• $\begingroup$ @RobertRapplean and the question does not ask for "how do I make my already existing clouds rain" but just for how to spontaneously cause rain. Note that even with cloud seeding, the precipitation is not a guarantee. You do still need other conditions to exist. It's not magic. $\endgroup$
    – VLAZ
    Oct 17, 2022 at 17:51
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This is a Frame Challenge

Humanity knows of precious few chemicals that can "cause rain" (or, more accurately, increase the likelihood of rain). A trivial Google search into "cloud seeding" will list them. The most popular are silver iodide, potassium iodide, and dry ice (frozen CO2).

You might be tempted to believe that since (e.g.) potassium iodide is a nutritional supplement (commonly used to iodize salt) that you can use those chemicals with impunity. Not really. In fact, in quantities that could cause rain (even in something as large as a Kaiju), they're down right poisonous. Besides, I dare you to have your dead kaiju decompose into solid CO2 (never mind how it gets into the atmosphere...). Anyway...

That's all boring

Let's look at what could cause the likelihood of rain to increase. Forget whether or not there's an actual chemical that can bring these causes to pass. Think something like this:

Marshall Pentecost, Dr. Geiszler thinks he's discovered why it rains when a Class 6 Kaiju dies.

Well, get on with it, what causes the rain.

I wish it was that easy, sir. Newton insists on calling it "Gottliebium" because, and I quote, "it's always raining on our parade." All he'll tell us is that it's a gas released during decomposition that exacerbates ___ insert mechanism here ___.

That's Newton. Was he kind enough to tell us how to make it stop?

Um... yes, sir. He's perfected a counter-agent gas. He won't tell us what's in it, either, but he has suggested a name....

Let me guess. Newtonium.

Uh, yes, sir. He said something along the lines of, "the sun always shines when Newt's on time!" and then he started playing air guitar.

If you're going to worry about the specific chemistry that's causing the rain, you'll be forced to explain how that specific chemistry is in your Kaijus in the first place, and that rabbit hole runs very, very deep. Don't do that. Pick the mechanism, ignore the chemistry. That's my frame challenge.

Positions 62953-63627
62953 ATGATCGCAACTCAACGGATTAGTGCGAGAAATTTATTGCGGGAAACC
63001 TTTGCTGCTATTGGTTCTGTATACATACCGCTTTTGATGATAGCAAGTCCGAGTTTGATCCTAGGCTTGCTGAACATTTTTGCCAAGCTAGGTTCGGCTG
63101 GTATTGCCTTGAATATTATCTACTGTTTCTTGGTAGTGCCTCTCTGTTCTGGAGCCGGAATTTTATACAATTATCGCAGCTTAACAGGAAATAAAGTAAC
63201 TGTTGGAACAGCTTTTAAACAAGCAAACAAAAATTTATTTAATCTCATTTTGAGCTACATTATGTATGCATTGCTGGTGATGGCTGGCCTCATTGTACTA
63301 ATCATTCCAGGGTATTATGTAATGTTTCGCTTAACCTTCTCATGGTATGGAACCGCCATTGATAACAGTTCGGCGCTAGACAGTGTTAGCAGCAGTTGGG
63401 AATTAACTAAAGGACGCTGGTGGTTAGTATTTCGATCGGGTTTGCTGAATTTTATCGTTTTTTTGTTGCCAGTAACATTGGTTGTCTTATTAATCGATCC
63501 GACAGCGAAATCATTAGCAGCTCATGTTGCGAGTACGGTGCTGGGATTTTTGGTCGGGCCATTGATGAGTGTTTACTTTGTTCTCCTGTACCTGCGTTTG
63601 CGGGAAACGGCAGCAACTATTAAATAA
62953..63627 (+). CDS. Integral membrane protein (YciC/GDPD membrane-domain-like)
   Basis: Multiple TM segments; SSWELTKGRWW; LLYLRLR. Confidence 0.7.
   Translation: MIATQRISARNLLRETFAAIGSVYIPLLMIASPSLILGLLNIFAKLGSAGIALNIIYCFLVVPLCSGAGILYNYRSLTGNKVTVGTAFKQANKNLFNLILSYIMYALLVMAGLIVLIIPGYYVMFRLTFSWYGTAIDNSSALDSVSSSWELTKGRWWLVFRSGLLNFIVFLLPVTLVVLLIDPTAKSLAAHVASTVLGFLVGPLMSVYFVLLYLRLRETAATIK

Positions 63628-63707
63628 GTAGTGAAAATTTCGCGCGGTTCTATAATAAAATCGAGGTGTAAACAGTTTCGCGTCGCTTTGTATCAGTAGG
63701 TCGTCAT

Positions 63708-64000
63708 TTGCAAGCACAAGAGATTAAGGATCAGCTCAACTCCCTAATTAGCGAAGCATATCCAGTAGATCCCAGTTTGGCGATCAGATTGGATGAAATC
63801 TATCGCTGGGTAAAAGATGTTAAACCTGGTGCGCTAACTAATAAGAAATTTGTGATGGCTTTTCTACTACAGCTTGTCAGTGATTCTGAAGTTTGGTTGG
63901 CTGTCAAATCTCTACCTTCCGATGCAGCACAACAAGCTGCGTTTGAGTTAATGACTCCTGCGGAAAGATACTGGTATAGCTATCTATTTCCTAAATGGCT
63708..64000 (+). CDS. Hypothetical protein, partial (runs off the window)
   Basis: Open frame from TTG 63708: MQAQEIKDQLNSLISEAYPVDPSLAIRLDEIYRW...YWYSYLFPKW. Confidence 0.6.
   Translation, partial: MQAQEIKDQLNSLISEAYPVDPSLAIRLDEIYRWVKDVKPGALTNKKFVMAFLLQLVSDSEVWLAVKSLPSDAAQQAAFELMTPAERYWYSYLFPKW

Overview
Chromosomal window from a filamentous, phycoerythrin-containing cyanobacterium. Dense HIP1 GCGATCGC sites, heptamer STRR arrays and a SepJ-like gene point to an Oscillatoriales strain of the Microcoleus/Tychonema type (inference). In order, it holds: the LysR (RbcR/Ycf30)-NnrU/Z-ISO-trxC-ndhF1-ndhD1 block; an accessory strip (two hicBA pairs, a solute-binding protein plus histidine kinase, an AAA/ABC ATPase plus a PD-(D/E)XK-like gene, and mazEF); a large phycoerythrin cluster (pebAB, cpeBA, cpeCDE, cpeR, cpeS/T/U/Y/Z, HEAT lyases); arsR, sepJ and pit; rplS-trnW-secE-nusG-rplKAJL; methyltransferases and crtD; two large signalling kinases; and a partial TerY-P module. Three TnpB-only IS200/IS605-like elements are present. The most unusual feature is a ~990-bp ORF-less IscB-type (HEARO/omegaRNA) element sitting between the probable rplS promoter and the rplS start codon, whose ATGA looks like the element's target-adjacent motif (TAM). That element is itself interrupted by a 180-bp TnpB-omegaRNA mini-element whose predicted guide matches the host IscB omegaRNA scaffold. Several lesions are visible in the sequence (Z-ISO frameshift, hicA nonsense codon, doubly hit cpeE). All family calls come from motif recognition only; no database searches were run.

So, what mechanisms can increase the likelihood of rain?

  1. Water is naturally cohesive, which is a fancy way of saying water is sticky. If enough water is in the air it naturally bonds together to form droplets. Therefore, your gas increases the cohesion of water.

  2. Water condenses when it gets cold. So your gas could reduce the local air temperature.

  3. The effect of #2 can also be brought about by a low pressure zone. Air rushes in, collides in the center, then some of it forces its way into the upper atmosphere (where it encounters colder temperatures). So, your gas can cause a regional low pressure zone.

  4. If you really want to challenge people, when subjected to a strong enough magnetic field, water is repelled. Yes, yes, yes... it must be a whomping strong magnetic field, but we have Kaiju, right? Your Kaiju is magnificently magnetic, and the gas is the source of the magnetism. When released, it pushes water away from the area of the Kaiju, causing it to momentarily "bunch up" around the perimeter. Which means it rains around the Kaiju, but not on it! (And the Kaiju Cultists go wild!)

  5. You know what our atmosphere has? A lot of free oxygen! About 21% of our atmosphere is free oxygen. And do you know what oxygen needs to become water? Hydrogen! But does that mean your Kaiju is emitting hydrogen during decomposition? NO! Think "Hindenburg" Besides, I've watched hydrogen squirted into the atmosphere (in small, controlled amounts...) and it doesn't precipitate into rain (at least small amounts don't). So what do we need? Well... the Hindenburg... but in a controlled fashion! When you burn hydrogen, what you get is water! So when a Kaiju dies, it burns! Not explosively, but fast enough to inject water into the atmosphere.

But you do have a problem

Any and all of these mechanisms will increase the likelihood of rain. None of them will simply cause rain. I don't believe it's possible to guarantee you'll always have rain. At least not scientifically, which is why I'm advocating that you care about the mechanism and forget the chemistry.

In your world, there's always rain when a Kaiju dies — and we know the mechanism that's causing it.

And if you really do want to know the chemistry, we know that, too. It's Gottliebium gas.